Health stakeholders convene on opportunities and challenges for prioritizing cancer care amid the Covid-19 pandemic
Cancer remains an important issue for Filipinos with over 140,000 new cancer cases and approximately 80,000 cancer deaths recorded in 2018 , making it the second leading cause of mortality in the Philippines.
With the advent of the Covid-19 crisis, cancer patients are greatly affected as they face multiple challenges: (1) loss of financial resources to help support diagnosis and treatment; (2) need for safer access to treatment with less risk of exposure to COVID, and (3) increased likelihood of death or severity when affected by COVID.
“It is a time to be pragmatic and focus financial resources to high impact interventions. There is wisdom in investing in cancer care. COVID provides us the opportunity to support cancer patients as we provide a multi-disciplinary approach to address cancer, strengthen our hospitals and uplift the healthcare system”, says Dr. Mae Dolendo, Head of the Children’s Cancer Institute of the Southern Philippines Medical Center.
“Oncology experts have expressed that delays and disruptions in cancer care is like a ticking time bomb; we can expect a surge of cancer patients with disease progression due to delayed or discontinued treatment. Also, delays in diagnosis means that new patients come in at a later stage, with more severe or advanced disease. Factors include many patients and families, including OFWs, losing their jobs, the discontinuity or lessening of financial/medical support from government agencies like PCSO, DSWD and patient hesitancy to seek care in COVID19 associated hospitals,” asserted Ms. Carmen Auste, Vice-President of the Cancer Coalition of the Philippines.
She continues, “appropriate funding and implementation of the Cancer Assistance Fund (CAF), as stated in the National Integrated Cancer Control Act (NICCA) is a call being made to our President and other lawmakers by the Cancer Coalition, the Cancer Warriors, the Healthy Philippines Alliance, together with many patient groups. Now more than ever, there is an urgent need to assist and support treatment and care of cancer patients “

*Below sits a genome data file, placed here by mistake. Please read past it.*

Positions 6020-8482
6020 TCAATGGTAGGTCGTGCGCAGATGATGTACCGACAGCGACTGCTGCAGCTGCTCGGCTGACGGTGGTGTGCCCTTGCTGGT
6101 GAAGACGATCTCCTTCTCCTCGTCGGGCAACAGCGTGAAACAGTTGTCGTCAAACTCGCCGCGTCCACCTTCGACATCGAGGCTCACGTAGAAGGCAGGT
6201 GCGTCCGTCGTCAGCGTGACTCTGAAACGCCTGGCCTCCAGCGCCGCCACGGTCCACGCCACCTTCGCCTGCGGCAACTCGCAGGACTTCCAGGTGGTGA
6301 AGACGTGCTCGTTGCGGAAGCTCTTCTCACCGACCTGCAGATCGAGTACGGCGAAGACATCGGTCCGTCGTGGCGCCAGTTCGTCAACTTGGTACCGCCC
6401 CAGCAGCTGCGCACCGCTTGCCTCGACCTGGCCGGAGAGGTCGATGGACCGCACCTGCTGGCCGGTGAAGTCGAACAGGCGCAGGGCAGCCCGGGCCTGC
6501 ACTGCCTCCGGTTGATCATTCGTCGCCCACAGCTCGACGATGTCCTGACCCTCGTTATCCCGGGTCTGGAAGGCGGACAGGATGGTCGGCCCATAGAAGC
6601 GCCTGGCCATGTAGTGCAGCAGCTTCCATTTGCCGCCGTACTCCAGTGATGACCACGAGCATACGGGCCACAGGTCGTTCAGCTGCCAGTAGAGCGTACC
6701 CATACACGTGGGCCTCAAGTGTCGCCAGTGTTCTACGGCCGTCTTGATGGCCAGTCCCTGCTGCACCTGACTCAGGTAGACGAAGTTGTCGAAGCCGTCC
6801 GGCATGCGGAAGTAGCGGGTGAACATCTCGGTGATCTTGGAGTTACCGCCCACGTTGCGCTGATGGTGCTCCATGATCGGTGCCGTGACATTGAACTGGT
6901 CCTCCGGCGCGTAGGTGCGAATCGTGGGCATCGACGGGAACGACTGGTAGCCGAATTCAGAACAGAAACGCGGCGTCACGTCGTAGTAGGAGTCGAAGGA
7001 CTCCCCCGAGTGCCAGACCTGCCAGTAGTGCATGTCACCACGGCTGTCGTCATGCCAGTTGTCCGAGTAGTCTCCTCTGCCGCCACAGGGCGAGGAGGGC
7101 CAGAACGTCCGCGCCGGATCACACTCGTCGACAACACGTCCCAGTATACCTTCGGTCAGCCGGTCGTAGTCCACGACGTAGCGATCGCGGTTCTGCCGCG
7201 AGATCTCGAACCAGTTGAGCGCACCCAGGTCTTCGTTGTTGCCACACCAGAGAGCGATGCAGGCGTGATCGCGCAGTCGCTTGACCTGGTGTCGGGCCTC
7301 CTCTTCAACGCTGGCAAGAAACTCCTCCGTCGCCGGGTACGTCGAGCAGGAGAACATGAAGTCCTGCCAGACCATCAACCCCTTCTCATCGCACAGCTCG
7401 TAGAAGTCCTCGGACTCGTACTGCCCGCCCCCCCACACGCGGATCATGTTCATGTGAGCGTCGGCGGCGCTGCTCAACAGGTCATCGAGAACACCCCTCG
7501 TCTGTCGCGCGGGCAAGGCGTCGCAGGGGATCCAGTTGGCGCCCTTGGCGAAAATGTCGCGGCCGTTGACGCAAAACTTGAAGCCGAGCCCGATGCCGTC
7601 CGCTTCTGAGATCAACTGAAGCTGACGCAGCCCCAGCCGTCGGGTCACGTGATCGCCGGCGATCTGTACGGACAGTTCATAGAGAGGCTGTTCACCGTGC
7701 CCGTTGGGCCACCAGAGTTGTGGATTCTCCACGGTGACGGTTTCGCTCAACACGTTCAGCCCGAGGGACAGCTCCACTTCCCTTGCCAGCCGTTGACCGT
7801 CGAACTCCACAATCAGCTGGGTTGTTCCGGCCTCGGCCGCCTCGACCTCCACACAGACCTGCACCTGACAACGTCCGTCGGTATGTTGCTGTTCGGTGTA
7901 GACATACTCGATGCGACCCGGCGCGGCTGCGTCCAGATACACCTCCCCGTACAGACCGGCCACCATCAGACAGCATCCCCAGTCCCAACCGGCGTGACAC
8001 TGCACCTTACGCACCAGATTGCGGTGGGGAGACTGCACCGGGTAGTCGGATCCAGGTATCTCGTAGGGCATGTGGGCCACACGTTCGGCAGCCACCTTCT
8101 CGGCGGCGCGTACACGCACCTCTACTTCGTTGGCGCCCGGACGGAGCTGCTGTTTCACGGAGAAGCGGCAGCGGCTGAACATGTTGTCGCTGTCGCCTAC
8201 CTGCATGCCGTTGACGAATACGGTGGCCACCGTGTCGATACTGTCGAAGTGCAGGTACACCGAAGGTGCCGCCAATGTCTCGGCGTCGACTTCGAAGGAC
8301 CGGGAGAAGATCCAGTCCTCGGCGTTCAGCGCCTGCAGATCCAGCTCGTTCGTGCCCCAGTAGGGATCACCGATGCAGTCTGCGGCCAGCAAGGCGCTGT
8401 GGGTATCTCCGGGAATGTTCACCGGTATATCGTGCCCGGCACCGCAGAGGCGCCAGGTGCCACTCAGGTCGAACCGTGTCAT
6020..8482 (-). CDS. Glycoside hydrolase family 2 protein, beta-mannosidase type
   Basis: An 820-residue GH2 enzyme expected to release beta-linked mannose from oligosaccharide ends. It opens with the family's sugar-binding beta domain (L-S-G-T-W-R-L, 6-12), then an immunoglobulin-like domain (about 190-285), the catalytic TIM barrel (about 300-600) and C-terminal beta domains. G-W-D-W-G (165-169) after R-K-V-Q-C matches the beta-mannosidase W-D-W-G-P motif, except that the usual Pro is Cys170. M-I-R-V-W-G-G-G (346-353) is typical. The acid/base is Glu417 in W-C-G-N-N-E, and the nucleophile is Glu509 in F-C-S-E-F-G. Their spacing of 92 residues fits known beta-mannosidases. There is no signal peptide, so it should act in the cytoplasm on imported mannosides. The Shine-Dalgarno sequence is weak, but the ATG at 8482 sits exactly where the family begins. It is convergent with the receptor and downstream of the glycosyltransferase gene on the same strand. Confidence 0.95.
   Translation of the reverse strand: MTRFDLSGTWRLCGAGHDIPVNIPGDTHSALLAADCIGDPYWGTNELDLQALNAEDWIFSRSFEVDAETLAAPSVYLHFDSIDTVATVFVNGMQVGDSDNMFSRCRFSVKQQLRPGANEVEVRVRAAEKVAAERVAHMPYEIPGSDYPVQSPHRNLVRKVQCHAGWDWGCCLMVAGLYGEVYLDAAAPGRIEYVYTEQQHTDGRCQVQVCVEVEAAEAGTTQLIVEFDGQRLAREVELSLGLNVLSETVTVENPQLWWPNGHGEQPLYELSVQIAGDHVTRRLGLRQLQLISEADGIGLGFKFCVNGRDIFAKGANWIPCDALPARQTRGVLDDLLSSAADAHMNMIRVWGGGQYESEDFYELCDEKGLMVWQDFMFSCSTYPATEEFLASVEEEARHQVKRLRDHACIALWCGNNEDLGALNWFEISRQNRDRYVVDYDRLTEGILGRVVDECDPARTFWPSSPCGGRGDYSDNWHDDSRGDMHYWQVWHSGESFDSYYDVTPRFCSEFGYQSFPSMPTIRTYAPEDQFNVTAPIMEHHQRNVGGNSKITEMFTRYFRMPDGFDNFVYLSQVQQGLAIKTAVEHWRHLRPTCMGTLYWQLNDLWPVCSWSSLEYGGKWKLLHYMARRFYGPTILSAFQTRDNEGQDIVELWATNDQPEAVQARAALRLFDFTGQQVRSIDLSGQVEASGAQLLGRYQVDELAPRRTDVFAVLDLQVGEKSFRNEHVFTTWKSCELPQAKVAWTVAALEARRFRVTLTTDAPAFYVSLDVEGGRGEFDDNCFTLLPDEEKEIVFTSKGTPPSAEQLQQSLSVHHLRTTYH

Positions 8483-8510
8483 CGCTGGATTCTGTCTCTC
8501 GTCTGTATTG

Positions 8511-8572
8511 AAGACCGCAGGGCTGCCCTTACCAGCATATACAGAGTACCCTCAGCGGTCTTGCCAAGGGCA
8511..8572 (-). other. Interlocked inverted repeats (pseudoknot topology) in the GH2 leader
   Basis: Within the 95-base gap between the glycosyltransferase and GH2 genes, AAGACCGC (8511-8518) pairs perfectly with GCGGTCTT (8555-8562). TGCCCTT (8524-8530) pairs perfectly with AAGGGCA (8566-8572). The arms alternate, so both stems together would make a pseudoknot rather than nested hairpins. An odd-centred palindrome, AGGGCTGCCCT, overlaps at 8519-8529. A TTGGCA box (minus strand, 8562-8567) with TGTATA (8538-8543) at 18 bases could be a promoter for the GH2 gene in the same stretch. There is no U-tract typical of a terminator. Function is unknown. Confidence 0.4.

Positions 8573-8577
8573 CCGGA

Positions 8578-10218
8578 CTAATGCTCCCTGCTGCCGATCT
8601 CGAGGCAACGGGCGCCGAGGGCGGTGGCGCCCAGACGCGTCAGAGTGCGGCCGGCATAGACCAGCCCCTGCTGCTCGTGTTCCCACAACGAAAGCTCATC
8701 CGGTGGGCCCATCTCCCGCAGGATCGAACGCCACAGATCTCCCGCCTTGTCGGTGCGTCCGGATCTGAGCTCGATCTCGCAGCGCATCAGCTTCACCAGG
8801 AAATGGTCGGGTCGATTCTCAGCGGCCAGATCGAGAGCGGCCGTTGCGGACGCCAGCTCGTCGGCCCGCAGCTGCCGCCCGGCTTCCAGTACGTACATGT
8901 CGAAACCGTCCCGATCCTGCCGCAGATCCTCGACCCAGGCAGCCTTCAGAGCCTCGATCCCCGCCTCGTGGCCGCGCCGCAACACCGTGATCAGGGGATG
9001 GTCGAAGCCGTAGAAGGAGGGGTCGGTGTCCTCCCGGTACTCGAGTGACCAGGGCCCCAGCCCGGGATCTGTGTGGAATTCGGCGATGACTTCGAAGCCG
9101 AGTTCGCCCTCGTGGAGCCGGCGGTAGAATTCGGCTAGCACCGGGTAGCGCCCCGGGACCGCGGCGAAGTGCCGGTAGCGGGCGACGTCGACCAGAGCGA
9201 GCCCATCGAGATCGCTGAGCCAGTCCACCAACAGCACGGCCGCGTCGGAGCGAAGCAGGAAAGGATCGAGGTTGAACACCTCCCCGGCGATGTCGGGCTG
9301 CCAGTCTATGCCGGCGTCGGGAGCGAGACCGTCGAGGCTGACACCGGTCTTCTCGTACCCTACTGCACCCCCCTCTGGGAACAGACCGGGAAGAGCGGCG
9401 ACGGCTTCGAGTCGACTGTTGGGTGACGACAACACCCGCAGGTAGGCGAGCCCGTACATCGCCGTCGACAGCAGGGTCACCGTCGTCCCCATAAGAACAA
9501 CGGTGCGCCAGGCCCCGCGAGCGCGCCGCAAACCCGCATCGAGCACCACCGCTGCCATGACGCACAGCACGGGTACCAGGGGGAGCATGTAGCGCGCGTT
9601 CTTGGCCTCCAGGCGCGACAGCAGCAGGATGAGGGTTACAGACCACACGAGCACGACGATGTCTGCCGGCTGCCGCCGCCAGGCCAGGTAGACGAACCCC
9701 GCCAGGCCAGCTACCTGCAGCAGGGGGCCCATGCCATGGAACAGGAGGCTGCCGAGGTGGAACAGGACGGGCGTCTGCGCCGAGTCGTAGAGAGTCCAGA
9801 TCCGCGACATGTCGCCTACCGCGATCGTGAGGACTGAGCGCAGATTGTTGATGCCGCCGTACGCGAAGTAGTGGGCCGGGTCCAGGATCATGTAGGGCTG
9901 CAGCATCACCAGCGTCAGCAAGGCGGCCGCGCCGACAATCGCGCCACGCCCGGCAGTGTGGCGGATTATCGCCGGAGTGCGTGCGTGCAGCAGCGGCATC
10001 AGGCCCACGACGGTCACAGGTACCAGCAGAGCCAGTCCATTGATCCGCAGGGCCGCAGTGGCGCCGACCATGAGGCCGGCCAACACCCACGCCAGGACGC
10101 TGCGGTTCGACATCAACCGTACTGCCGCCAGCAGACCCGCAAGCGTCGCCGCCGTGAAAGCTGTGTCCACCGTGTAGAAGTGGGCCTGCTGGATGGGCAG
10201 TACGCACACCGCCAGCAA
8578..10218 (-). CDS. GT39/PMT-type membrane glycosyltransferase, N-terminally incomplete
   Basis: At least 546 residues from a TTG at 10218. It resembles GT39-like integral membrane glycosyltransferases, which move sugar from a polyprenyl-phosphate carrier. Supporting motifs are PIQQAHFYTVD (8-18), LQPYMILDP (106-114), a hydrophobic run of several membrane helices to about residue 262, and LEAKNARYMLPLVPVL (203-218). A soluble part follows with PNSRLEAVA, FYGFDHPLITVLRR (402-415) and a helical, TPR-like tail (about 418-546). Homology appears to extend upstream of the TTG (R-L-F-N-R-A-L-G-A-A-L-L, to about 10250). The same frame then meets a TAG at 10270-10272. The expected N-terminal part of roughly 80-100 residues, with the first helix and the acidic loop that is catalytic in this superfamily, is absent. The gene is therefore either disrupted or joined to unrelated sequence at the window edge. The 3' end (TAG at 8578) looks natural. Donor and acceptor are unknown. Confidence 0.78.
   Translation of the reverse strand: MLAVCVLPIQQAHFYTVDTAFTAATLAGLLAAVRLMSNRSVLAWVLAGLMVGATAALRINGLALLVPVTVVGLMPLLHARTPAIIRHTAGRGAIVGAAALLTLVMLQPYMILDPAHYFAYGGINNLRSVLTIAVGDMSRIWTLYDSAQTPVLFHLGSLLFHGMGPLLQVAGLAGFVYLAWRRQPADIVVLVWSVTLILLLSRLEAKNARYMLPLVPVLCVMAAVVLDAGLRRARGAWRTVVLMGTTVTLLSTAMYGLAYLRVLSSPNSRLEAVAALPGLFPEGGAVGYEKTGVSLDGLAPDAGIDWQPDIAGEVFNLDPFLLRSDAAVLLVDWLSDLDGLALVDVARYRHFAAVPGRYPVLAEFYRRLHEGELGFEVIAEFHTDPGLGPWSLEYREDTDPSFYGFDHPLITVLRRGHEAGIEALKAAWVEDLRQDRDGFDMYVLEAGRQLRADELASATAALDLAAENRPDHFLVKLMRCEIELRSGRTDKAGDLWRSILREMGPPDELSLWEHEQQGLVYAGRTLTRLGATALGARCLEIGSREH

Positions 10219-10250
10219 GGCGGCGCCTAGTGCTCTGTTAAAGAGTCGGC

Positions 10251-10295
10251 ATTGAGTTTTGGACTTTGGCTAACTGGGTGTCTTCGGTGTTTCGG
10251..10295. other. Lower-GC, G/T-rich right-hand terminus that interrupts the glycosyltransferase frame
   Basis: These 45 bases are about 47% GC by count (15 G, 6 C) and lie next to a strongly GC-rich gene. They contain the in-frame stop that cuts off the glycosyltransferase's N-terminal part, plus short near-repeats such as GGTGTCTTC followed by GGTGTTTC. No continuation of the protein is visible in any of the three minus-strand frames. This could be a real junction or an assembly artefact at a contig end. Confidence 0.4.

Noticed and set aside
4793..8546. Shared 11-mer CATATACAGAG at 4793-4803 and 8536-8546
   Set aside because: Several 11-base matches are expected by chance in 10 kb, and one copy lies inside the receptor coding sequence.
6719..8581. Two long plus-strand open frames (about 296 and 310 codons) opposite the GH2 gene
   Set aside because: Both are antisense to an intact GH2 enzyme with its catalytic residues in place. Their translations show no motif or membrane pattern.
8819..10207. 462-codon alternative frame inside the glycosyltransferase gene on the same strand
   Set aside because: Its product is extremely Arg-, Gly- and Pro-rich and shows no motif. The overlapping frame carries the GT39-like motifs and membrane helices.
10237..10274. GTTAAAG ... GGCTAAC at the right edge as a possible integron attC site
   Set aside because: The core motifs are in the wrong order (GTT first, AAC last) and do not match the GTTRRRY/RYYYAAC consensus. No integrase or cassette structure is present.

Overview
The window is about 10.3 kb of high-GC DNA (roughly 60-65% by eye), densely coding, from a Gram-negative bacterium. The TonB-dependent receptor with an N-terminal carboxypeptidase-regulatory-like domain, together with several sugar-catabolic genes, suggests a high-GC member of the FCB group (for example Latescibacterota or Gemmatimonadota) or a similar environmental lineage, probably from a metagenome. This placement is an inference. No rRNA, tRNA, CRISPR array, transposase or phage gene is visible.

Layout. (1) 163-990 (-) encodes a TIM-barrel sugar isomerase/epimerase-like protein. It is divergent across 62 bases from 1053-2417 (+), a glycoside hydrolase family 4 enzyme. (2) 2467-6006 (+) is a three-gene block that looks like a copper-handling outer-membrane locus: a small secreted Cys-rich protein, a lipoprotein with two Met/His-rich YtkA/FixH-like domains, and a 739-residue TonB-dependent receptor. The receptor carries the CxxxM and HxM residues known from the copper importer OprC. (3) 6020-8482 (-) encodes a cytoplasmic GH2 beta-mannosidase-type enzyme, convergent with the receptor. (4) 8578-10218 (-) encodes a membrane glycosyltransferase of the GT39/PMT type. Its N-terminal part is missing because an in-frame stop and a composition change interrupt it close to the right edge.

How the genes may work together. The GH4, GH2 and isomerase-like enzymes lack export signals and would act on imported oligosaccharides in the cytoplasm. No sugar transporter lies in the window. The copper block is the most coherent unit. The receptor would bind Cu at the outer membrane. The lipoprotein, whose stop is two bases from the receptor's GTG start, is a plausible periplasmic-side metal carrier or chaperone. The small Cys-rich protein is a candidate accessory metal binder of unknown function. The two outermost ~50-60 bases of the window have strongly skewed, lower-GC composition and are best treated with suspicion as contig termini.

The CAF is part of the NICCA law, which mandates the provision of financial, medical, and lifeline assistance to cancer patients in need.
The NICCA law is a landmark health legislation that will make quality cancer care and treatment more accessible and affordable. Still, challenges remain in its implementation as it comes on the heels of the implementation of the new universal health coverage (UHC) law and with COVID-19.
Dr. Dolendo and Ms. Auste were joined by Dr. Clarito Cairo Jr., program manager of the DOH National Integrated Cancer Control Program, Dr. Madeleine de Rosas-Valera, previous Undersecretary of Health; and Ms. Kara Brotemarkle, General Manager of Roche Philippines and The Economist’s Group Editorial Director Charles Goddard who moderated the discussion on financing for cancer care.
Roche (Philippines) Inc. supported The Economist’s Webinar “Financing for cancer control in the Philippines, with another partner, to help provide a platform for discussion on priority strategies to help Filipino cancer patients.
“Our intent is to work with other stakeholders to determine how we can make the system more flexible at this time and by innovating the way we care for cancer patients,” said Ms. Kara Brotemarkle. She continues, “The NICCA law is a global best practice and the step forward is now in implementing it.”
Dr. Madeleine Valera says that there is a need to form the Cancer Council, a primary component of the NICCA law, because they will be the one to direct policies, “Delay in convening the Cancer Council means delay in implementing the CAF and supporting patients. I’d like to point out that cancer is a greater financial catastrophe compared to COVID-19 because of the chronic nature of the disease. We cannot ignore cancer just because we are also busy with COVID”.
Dr. Clarito Cairo talked of how the DOH is doing its best to fast-track the 2021 proposed budget of P542M for cancer assistance under the NICCA, but it is currently up to the legislators to include the CAF as a line item in the DOH budget. He is calling for participatory governance in tackling the current health crisis.
“In March of this year, we also issued a department circular on continuous provision of essential health services during the pandemic so that all life-saving interventions, including cancer care, can continue,” he said.
“Addressing cancer through health promotion, diagnosis and screening, treatment and palliative care are part of the continuum of cancer care. Government should invest in it as it is an investment in the health system, which is the way to go. The spirit that moves the NICCA law is the same as that of the UHC law- they are complementary,” said Dr. Dolendo.
“The NICCA law as it’s laid out is extremely comprehensive when you look at what it would provide for cancer care, and is cited by the Asia-Pacific Index of Cancer Preparedness as being a step ahead of other low and mid-income countries,” said Ms. Brotemarkle.
Ms. Brotemarkle finally stressed that pushing for both UHC and cancer care are consistent aims, and that pursuing each is of benefit to the other, “We shouldn’t think of it as an either or choice. The UHC law is an entry point that can address some of the poor prognosis that we see today with late diagnosis but there also needs to be something for those patients to move into, and that’s where the NICCA law is important in assisting cancer patients and making sure that they get the best care.”
To access the recording of the event please go to https://events.economist.com/events- conferences/asia/financing-for-cancer-control-in-the-philippines.